book review by David Ng
Those of us who regard cinematic porn with snide disdain may learn a thing or two from Babylon Blue, a new book that surveys the entire genre from its crude birth in the late 19th century all the way to its renaissance in the late 1990s. Written with enthusiasm bordering on ecstasy by David Flint, Babylon Blue just manages to "[scratch] the surface of a hugely prolific industry." This is both its curse and saving grace. Thereís information galore, but itís all foreplay. The facts donít culminate to any sort of peak. If anything, Babylon Blue is masturbatory. The author is having all of the fun.
And yet the book emits an undeniable magnetism. The titles alone -- Hienieís Heroes, Nude on the Moon, and my favorite, Ilsa, She-Wolf of the SS -- are enough to keep the most detached readers reading. The language is appropriately blue. The words fuck, dick, and cunt make frequent appearances. And interspersed between chapters are interviews with the porn industry elite. The best interview is with actress/producer Jane Hamilton who recounts her life in porn with the plucky enthusiasm of a Girl Scout. The glee with which Babylon Blue tackles its subject is infectious. Porn emerges as a fully-formed genre as complex as the Western and film noir.
Babylon Blue will work best for those unfamiliar with adult films. Its chronological retelling is easy to follow and makes few demands on readers who want to learn about the genre without plunging into its darkest bowels. We learn about Deep Throat whose 1972 release proved that porn could be titillating and respectable. Deep Throat ushered in a string of arthouse porn -- adult movies with high production values aimed at the couples audience. Among them were The Devil in Miss Jones, The Resurrection of Eve and Through the Looking Glass. Then came the 1980s. The availability of video recording equipment meant that anyone could churn out a quickie video in a matter of weeks. Production values plummeted. Audiences no longer entertained the possibility that adult movies could be a legitimate form of cinema. Not until the mid-'90s did an infusion of talented filmmakers (most notably writer Antonio Passolini) bring hope to the fallen industry. This stunning string of events is a grand soap opera about an empire won, lost, and, perhaps, regained.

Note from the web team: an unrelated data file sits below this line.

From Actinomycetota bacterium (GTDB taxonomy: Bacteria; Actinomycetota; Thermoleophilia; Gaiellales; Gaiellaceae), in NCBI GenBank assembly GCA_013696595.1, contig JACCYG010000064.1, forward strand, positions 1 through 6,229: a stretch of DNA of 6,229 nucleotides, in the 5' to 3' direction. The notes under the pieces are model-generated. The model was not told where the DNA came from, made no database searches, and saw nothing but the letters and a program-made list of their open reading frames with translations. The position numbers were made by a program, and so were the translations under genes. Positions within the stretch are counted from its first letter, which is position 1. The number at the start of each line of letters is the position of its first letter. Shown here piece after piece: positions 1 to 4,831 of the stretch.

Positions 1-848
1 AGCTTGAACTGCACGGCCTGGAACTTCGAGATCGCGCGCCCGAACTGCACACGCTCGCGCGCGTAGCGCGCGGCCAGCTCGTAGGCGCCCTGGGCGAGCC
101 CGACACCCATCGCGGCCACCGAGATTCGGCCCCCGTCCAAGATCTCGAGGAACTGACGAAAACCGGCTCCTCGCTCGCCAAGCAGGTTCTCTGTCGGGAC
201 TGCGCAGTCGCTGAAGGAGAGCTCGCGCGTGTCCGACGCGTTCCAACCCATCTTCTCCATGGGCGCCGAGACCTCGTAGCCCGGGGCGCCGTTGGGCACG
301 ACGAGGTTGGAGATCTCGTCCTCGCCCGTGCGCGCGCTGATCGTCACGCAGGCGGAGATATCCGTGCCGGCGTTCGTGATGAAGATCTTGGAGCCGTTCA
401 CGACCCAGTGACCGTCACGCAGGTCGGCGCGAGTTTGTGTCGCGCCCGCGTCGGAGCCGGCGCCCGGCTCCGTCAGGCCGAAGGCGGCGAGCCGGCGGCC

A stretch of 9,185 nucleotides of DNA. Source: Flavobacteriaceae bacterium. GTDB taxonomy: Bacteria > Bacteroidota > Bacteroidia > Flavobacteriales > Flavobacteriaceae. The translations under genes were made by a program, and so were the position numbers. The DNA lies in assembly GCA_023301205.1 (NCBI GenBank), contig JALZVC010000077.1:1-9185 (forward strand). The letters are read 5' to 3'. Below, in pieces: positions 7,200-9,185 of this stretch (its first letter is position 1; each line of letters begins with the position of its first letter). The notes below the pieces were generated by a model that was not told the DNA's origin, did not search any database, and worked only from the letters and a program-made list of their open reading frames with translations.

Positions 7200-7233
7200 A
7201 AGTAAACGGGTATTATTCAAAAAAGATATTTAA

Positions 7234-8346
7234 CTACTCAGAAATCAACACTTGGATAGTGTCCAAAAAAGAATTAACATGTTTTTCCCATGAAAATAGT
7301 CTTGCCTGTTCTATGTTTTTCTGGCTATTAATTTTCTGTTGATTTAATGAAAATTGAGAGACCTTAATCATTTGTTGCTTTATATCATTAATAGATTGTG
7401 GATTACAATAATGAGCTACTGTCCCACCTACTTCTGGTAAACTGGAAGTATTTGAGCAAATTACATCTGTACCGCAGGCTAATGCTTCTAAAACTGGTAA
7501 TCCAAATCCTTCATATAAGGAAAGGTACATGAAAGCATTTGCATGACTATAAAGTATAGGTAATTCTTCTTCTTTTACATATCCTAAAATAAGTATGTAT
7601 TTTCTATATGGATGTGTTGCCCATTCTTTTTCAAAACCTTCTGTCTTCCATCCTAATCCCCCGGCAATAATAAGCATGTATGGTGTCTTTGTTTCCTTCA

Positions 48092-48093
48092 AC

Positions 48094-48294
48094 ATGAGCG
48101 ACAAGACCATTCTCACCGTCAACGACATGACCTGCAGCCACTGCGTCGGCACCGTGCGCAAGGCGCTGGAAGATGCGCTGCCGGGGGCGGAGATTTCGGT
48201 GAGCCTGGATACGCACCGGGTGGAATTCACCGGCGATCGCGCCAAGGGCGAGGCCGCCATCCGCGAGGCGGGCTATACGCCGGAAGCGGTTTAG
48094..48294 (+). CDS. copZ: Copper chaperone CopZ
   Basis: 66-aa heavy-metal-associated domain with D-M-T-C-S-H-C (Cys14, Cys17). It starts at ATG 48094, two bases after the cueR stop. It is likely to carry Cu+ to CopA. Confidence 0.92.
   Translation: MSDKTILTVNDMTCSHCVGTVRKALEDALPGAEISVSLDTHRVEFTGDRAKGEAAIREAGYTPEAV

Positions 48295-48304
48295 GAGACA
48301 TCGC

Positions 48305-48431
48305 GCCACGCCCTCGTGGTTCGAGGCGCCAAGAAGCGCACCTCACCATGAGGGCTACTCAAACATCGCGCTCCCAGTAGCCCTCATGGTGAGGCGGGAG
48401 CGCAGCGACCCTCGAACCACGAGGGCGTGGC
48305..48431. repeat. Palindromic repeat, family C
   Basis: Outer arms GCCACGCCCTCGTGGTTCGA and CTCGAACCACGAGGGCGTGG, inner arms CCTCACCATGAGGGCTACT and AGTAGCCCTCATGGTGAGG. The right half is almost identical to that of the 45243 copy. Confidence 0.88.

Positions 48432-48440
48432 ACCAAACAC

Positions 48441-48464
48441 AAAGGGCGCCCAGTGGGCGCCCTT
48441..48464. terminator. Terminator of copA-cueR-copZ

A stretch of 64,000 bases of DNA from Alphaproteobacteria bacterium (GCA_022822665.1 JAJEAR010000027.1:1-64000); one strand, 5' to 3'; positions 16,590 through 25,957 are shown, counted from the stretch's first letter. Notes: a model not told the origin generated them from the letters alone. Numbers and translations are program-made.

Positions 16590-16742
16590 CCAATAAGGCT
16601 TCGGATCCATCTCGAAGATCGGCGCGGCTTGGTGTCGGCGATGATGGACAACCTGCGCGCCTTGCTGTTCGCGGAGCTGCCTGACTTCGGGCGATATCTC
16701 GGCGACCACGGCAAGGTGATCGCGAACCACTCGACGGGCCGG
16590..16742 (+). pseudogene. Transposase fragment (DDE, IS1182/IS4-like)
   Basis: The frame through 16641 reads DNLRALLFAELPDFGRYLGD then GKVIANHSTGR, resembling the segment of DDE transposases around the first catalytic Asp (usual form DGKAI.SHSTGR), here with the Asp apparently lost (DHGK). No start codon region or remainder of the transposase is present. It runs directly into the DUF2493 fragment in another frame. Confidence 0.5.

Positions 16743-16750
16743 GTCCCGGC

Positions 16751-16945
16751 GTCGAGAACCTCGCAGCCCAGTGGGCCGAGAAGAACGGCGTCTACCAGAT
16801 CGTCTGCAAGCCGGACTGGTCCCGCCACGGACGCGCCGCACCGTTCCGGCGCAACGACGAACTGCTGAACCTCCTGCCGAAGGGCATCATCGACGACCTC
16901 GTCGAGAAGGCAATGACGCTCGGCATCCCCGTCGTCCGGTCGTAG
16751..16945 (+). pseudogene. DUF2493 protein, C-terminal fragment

Readers who are already acquainted with filmed erotica will probably find Babylon Blue shallow, lightweight, and shapeless. There is no sustained argument, no thesis, that glues the chapters together. The author does little more than rattle off a laundry list of movies and dates. He barely lands on one before flying off to discuss another. It is also unclear from which direction he is approaching his subject. Is it as a dispassionate reporter? Or as a critic? He peppers his often journalistic prose with judgmental asides ranging from adulation to insult. But before he can consummate his commentary, he has moved on. "The history of filmed pornography is almost as long as the history of film," wrote critic Roger Ebert. To cover this enormous history in a single (and slim) volume is virtually impossible.
The result is a book with a lot of contour and zero depth. Had the author focused on one chapter and expanded upon it, Babylon Blue would have become more exploratory and less journalistic. One potential prospect is the chapter entitled "Euro Porn." In the 1960s and 70s, European filmmakers were more successful than their American counterparts at infusing artistic merit into their porn productions. Films such as I Am Curious, Yellow (Sweden), The Last Tango in Paris (Italy/France), and In the Realm of the Senses (France/Japan) pushed the genre towards pioneering levels of seriousness. Sex stands for something else in these movies, something abstract and introspective. Even the infamous Caligula (Italy/Britain) aspires to more than just orgiastic debauchery. How Euro porn flirted with various levels of artistic sophistication is a rich subject that could have easily been its own book.
Despite its inherent flaws, Babylon Blue approaches what no mainstream book about movies would venture near. It imparts dignity to a once disgraced movie genre. It also accomplishes its stated goal: to inspire its readers to further research. Without question, the book accomplishes its objectives, but does not attempt to reach beyond. The author, who praises porn auteurs with spiraling artistic ambition, ought to heed his own insight.
Babylon Blue: An Illustrated History of Adult Cinema by David Flint is now available in a trade paperback edition from Creation Books. 256 pages. Suggested list price: $22.95. For more information, check out the Creation Books Web site.